Vice Chancellor addresses possible $15 million liabilities increase; says no need for worry

Evan Da Silva

After conducting a biyearly liabilities study for the South Orange County Community College District (SOCCCD), an actuary with Total Compensation Systems Inc. (TCS) projected an over $15 million increase in the district’s retiree health benefit fund. The district originally projected just over $69 million in liabilities, but with the possible increase of $15 million, the estimate is now at around $84 million.

Though an increase of that size may concern some, Vice Chancellor of Business Services Debra L. Fitzsimons says there is no need to worry and for a number of reasons.

“We have more than enough money in reserves to cover it,” Fitzsimons said.

Not only will reserves cover the increase if necessary, but the Vice Chancellor also stressed the fact that this was an actuary study, which means the numbers were formulated from assumptions made from viewing previous liabilities data and don’t represent the actual increase for this year.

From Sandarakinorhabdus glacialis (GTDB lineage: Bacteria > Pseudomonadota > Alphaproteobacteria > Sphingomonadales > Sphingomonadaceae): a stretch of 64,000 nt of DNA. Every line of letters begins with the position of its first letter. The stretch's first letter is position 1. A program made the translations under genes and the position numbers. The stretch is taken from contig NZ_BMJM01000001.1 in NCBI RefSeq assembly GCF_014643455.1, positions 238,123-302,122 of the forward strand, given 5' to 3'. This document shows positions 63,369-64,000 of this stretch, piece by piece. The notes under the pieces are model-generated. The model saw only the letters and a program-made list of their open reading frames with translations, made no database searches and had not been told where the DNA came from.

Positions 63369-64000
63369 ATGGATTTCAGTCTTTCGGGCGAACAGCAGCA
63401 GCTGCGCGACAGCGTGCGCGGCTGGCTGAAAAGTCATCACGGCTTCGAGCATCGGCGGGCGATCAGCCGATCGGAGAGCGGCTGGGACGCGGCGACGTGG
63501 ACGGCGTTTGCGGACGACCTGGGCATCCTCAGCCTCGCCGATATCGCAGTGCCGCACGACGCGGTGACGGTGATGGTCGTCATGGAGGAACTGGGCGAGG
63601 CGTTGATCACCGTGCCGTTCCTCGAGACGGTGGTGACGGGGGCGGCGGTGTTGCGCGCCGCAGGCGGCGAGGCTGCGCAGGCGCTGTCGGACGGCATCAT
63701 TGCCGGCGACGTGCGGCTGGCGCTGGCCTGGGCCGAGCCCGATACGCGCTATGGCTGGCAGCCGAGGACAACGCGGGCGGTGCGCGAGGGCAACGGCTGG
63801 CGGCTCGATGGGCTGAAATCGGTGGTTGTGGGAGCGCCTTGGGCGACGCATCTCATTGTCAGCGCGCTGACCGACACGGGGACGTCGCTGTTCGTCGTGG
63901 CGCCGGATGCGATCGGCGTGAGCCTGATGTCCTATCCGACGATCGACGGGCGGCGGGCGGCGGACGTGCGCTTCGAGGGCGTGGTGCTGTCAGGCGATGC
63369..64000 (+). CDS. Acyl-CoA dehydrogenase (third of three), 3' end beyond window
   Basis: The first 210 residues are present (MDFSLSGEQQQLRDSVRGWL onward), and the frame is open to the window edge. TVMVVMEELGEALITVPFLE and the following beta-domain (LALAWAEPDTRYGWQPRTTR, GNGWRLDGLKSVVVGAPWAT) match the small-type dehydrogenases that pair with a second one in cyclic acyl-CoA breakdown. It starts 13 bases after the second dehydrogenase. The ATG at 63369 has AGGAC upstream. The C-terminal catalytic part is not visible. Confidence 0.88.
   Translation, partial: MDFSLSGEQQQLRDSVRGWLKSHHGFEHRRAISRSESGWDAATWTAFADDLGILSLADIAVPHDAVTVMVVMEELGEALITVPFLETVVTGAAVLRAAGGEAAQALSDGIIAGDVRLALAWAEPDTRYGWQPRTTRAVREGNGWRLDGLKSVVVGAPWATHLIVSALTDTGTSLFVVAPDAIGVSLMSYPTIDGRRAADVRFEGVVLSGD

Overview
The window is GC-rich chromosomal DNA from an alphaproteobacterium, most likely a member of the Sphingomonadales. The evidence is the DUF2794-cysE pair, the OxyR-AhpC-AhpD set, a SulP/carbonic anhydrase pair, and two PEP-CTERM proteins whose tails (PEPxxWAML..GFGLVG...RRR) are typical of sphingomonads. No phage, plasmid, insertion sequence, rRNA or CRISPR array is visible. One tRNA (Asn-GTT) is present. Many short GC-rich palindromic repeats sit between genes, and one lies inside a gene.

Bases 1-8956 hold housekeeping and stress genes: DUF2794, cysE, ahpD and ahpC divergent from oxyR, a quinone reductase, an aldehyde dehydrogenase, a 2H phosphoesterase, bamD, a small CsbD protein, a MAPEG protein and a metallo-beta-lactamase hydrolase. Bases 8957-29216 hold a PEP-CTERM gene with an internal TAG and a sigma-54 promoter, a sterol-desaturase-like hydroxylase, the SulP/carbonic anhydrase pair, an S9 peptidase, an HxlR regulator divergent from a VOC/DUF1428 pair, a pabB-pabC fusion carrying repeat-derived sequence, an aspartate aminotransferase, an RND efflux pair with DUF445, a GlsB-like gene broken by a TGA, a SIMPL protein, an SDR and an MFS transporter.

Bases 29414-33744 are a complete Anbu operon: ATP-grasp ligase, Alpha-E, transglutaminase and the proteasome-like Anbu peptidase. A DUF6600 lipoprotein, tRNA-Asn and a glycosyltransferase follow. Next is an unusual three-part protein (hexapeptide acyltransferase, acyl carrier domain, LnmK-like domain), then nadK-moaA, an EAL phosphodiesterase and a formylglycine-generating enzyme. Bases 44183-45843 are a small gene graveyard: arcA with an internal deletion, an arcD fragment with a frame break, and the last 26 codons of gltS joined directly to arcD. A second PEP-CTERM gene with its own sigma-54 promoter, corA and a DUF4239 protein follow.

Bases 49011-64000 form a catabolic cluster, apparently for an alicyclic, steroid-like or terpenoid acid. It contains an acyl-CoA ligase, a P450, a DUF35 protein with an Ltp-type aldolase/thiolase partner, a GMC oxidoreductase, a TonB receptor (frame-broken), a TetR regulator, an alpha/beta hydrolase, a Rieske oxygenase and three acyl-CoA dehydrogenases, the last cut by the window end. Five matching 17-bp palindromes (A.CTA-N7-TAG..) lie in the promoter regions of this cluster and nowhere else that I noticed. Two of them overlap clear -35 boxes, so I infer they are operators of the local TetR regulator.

52 retirees and increases in medical care costs are the driving force behind this $15 million increase in projected liabilities.  Fitzsimons stated that with such a sudden rise in retirees as opposed to the usual 6 or 7 each year, such an inflated liabilities fund result made sense. Despite all of this, the Vice Chancellor explained that paying the total amount of liabilities in the fund is entirely optional.

“That goes against the district’s beliefs however and we have every intention to pay the amount in full,” she said.

When presenting this information to the Board of Trustees during their last meeting Sept. 24, Fitzsimons had already formulated 5 separate options to choose from to decide what should be done about the possible $15 million increase. She recommended however for about $9 million of the $15 million to be paid immediately and for the rest to be paid at a later date before the end of the fiscal year.

Before making a final decision, the Board of Trustees elected for the actuary’s study to be validated and to compare TCS’s results with the district’s originally planned liabilities budget to ensure the new liability’s numbers were not mistakenly inflated.

The results of the validity report will be compiled and shared with the Board of Trustees at their next meeting on Oct. 29, who, Fitzsimons believes, will decide to fully fund the possible $15 million increase.

For more information on previous and upcoming board meetings visit:


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